chainsaw_header“It is better (more blessed) to give than to receive”. A proverb from the Apostle Paul, quoting the man himself, Jesus Christ (Acts 20:35). Yes, this writer knows the Bible and could probably churn up a half-arsed sermon or three. But ain’t nobody breaking down the doors to get a front row pew at the 1st Church of Chainsaw, so we’ll let that go… for now.

It’s a nice aphorism and serves well for the yuletide season. But, when it comes down to it, is the reception of giving not truly a matter of perspective? Pending on who is giving what to whom and who is receiving whatever it is?

On the receiving end, the “what” is very important. Because what if they don’t want what is given? “Noli equi dentes inspicere donate.” — The Latin phrase from St. Jerome’s commentary (400 AD) on Paul’s letter to the Ephesians. Which roughly translates to, “don’t look a gift horse in the mouth”.

This “mouth looking” being done to determine the horses age and health. Which can be ascertained from the animal’s teeth. What it means: don’t seek fault with something that has been received as a gift or favor.

But why not and why wouldn’t you? What if you don’t have space for or way to care for it? What if it requires medical attention or may just die right there in the street? (This is all metaphorically speaking.) More importantly: What if you didn’t want a horse in the first place?

Ah, but you are expected to be the cheerful recipient of said horse, regardless. Leaving the query of — why?

This “why” of it falls upon the giver. Why are you giving in the first place? Is it from the heart with good intent, as it should be. Or something else? Reputation, guilt, duty, pity, obligation. Because you want to or feel like you have to?

Not wanting anyone to feel left out, just in case or expecting them to gift you in return? So, without much thought you fulfill this “why” obligation with… a little something — a horse no one needs, wants or asked for. With a gift receipt to point out the pointlessness in advance. And if you can’t find that “not so special something”, nothing says “I don’t know or really care” like a random gift card.

That may seem a bit harsh, but digression be damned. Look in your wallet, purse or maybe in that special drawer where they’re kept. How many waiting to expire gift cards do you have? Going one further. How many crap gifts are in the back of your closet, have been taken to Goodwill or regifted?

But wait! What about “the thought” the one that’s supposed to count. Seriously? Do you really think there’s a lot of thought applied and if so what in Helsinki Sweden was thought about?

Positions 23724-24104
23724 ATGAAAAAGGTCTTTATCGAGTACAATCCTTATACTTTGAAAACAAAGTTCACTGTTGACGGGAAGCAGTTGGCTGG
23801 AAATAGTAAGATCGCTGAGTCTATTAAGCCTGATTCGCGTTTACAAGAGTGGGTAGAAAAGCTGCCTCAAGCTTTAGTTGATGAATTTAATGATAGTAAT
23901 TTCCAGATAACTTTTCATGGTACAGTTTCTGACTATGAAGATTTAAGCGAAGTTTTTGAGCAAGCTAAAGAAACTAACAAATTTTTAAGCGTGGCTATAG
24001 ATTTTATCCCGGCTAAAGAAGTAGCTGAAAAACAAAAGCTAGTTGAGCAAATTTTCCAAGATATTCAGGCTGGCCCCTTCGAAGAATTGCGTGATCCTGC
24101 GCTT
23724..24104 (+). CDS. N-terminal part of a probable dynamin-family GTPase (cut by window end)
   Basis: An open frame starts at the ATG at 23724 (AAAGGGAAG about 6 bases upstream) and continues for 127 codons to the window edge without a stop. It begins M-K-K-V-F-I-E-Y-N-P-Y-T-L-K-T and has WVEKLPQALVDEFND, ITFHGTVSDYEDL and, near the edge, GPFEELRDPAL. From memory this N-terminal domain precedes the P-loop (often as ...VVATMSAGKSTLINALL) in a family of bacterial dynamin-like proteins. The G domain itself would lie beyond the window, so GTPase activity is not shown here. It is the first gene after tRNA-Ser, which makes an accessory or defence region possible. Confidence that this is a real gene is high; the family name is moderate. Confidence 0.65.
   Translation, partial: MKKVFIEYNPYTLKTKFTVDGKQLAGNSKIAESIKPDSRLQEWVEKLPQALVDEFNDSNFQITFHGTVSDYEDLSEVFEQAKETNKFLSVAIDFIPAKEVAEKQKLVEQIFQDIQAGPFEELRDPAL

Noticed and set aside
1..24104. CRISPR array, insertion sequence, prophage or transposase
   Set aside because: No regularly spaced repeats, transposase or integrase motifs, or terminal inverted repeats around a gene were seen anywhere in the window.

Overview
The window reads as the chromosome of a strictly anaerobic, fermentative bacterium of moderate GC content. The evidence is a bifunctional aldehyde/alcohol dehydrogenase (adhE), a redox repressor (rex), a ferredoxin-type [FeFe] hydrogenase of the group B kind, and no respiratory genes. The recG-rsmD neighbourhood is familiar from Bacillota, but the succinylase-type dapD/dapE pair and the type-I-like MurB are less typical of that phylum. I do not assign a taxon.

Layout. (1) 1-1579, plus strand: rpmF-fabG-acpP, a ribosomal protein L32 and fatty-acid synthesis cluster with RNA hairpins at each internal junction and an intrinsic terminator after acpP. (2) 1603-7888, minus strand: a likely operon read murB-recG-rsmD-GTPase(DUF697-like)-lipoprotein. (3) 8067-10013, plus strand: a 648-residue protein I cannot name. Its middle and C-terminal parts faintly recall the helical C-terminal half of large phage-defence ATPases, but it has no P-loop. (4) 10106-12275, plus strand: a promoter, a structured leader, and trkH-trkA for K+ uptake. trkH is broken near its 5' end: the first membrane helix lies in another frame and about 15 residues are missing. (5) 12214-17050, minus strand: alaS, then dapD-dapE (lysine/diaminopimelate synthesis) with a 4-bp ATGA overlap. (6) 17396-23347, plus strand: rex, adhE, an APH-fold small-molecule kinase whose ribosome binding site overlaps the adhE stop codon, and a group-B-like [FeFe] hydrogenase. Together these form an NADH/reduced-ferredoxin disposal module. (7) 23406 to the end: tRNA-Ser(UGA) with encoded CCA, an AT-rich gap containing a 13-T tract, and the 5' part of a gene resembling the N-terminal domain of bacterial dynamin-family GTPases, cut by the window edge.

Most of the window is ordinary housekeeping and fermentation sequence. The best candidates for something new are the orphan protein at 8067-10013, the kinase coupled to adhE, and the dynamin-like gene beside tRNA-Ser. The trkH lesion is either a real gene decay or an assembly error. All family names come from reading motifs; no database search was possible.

Actual, physical, holiday gifting should be reserved for a select few. Children, of course, because they can tell you exactly what they want and can’t buy for themselves. Your dearly beloved or equivalent thereof, because hey, you know them, right? And maybe those few really close family members or friends to whom you can give something that truly means something or encompasses an inside joke.

But what about the rest of our fellow crap-gift givers? We have to do something? You can, and here’s what you do.

The average person spends between $100 to $300 on random pointless gifting. So, add up your crap-gift expenditure and go buy yourself one thing you really want or need. Take it home, wrap it up with a bow.

Record yourself opening the gift. Capturing your excitement of getting the right size, color, brand, make and model number of what you wanted. Then post it online (or Facetime with those who’re doing the same) with the caption, “Merry Christmas and Thank you for not expecting or giving me a crappy gift this year. It was less stressful to only go shopping once and get exactly what I wanted.” This may seem self-centeredly selfish, but consider this: If we eliminated the crap-gifting, it’d effectively downsize the commercialism that enshrouds the holiday season. Maybe we could get around to the true “reason for the season” — giving the gift of time shared with one another.

I welcome almost all questions, comments via FOCUS, or E-mail me at [email protected]. Hope to hear from ya, until then try and stay focused! See ya.